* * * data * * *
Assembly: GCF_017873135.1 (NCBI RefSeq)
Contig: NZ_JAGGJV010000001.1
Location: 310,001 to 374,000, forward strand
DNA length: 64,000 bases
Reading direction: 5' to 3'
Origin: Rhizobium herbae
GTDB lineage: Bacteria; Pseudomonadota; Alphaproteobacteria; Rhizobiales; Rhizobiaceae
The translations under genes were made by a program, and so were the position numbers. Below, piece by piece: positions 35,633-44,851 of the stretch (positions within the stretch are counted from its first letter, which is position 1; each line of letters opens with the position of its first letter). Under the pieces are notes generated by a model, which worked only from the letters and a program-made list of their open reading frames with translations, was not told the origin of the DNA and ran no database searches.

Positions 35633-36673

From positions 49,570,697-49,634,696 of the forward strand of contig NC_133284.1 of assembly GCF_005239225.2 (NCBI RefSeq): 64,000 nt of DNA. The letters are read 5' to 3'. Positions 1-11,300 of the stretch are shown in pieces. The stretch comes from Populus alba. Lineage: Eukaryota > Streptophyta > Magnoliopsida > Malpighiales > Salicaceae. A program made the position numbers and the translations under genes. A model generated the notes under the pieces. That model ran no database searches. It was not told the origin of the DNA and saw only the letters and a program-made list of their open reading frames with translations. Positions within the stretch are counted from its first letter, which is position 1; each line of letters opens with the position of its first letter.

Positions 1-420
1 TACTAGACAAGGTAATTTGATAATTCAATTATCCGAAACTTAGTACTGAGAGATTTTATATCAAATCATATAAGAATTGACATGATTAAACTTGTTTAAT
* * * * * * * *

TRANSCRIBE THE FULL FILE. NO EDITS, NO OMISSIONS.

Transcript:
Assembly: GCF_017873135.1 (NCBI RefSeq)
Contig: NZ_JAGGJV010000001.1
Location: 310,001 to 374,000, forward strand
DNA length: 64,000 bases
Reading direction: 5' to 3'
Origin: Rhizobium herbae
GTDB lineage: Bacteria; Pseudomonadota; Alphaproteobacteria; Rhizobiales; Rhizobiaceae
The translations under genes were made by a program, and so were the position numbers. Below, piece by piece: positions 35,633-44,851 of the stretch (positions within the stretch are counted from its first letter, which is position 1; each line of letters opens with the position of its first letter). Under the pieces are notes generated by a model, which worked only from the letters and a program-made list of their open reading frames with translations, was not told the origin of the DNA and ran no database searches.

Positions 35633-36673

From positions 49,570,697-49,634,696 of the forward strand of contig NC_133284.1 of assembly GCF_005239225.2 (NCBI RefSeq): 64,000 nt of DNA. The letters are read 5' to 3'. Positions 1-11,300 of the stretch are shown in pieces. The stretch comes from Populus alba. Lineage: Eukaryota > Streptophyta > Magnoliopsida > Malpighiales > Salicaceae. A program made the position numbers and the translations under genes. A model generated the notes under the pieces. That model ran no database searches. It was not told the origin of the DNA and saw only the letters and a program-made list of their open reading frames with translations. Positions within the stretch are counted from its first letter, which is position 1; each line of letters opens with the position of its first letter.

Positions 1-420
1 TACTAGACAAGGTAATTTGATAATTCAATTATCCGAAACTTAGTACTGAGAGATTTTATATCAAATCATATAAGAATTGACATGATTAAACTTGTTTAAT